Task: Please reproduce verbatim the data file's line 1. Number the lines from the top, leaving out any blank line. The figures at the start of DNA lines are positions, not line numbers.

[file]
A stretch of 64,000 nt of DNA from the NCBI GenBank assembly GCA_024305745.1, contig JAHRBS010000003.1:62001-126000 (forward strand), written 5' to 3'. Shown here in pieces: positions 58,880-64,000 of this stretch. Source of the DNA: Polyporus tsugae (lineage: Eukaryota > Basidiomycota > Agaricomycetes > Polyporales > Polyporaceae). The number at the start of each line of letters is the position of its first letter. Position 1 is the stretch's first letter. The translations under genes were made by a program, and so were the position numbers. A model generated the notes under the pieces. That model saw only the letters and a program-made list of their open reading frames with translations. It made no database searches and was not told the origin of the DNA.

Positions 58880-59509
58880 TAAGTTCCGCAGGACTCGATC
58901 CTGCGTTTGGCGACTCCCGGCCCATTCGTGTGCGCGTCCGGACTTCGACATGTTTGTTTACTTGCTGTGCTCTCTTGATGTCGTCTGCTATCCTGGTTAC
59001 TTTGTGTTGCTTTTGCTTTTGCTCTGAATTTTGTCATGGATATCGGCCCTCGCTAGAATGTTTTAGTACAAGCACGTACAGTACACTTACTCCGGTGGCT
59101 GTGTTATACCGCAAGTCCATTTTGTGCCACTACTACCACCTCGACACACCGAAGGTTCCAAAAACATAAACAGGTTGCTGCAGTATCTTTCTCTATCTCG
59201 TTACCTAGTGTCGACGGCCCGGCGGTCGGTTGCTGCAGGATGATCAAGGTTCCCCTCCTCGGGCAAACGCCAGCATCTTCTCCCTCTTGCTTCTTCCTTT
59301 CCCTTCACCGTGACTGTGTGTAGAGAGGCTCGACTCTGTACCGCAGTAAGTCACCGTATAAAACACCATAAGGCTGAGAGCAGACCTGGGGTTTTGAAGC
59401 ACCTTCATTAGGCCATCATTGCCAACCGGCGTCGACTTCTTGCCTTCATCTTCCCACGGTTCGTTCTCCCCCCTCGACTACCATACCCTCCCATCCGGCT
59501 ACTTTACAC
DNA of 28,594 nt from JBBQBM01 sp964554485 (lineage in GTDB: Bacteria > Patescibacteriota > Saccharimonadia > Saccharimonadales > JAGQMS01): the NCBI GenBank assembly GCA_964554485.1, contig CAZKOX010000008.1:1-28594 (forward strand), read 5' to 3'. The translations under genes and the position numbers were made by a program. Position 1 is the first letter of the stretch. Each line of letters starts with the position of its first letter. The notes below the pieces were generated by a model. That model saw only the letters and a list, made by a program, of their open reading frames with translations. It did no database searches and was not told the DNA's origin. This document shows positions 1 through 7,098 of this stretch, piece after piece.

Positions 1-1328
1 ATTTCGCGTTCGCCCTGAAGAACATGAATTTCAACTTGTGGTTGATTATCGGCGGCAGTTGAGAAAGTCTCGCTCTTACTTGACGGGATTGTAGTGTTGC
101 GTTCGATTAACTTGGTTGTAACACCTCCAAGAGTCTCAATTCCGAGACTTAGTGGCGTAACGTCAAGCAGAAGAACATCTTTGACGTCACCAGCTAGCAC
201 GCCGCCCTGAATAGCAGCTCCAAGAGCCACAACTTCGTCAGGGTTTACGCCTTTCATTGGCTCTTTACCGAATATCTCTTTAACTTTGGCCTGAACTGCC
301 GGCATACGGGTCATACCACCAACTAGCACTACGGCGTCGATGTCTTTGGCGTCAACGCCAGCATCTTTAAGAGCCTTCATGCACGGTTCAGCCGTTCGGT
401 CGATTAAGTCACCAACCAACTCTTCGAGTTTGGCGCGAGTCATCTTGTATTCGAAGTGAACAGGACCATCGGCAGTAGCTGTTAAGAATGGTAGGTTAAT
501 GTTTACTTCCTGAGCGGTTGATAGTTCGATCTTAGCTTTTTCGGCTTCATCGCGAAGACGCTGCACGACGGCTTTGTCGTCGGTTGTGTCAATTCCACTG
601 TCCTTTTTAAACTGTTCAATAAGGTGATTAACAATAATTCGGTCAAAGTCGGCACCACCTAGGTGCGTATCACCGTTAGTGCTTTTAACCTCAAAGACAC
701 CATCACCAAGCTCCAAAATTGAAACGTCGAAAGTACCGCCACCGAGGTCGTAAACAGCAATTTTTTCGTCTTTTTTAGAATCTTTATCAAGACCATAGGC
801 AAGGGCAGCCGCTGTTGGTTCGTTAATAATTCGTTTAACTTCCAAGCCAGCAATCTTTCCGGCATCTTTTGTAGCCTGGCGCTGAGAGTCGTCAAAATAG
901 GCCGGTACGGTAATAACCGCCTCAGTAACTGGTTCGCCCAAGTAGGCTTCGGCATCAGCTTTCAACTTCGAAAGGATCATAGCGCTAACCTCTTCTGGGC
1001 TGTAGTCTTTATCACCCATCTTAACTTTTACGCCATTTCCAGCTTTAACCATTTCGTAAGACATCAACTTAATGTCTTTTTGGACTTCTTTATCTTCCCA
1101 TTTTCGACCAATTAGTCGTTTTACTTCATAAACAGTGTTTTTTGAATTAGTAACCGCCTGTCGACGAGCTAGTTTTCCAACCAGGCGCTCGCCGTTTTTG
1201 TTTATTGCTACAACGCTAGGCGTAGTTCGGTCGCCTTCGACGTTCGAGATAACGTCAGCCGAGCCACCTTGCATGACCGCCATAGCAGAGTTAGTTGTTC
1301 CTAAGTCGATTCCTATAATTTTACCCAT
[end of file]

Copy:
A stretch of 64,000 nt of DNA from the NCBI GenBank assembly GCA_024305745.1, contig JAHRBS010000003.1:62001-126000 (forward strand), written 5' to 3'. Shown here in pieces: positions 58,880-64,000 of this stretch. Source of the DNA: Polyporus tsugae (lineage: Eukaryota > Basidiomycota > Agaricomycetes > Polyporales > Polyporaceae). The number at the start of each line of letters is the position of its first letter. Position 1 is the stretch's first letter. The translations under genes were made by a program, and so were the position numbers. A model generated the notes under the pieces. That model saw only the letters and a program-made list of their open reading frames with translations. It made no database searches and was not told the origin of the DNA.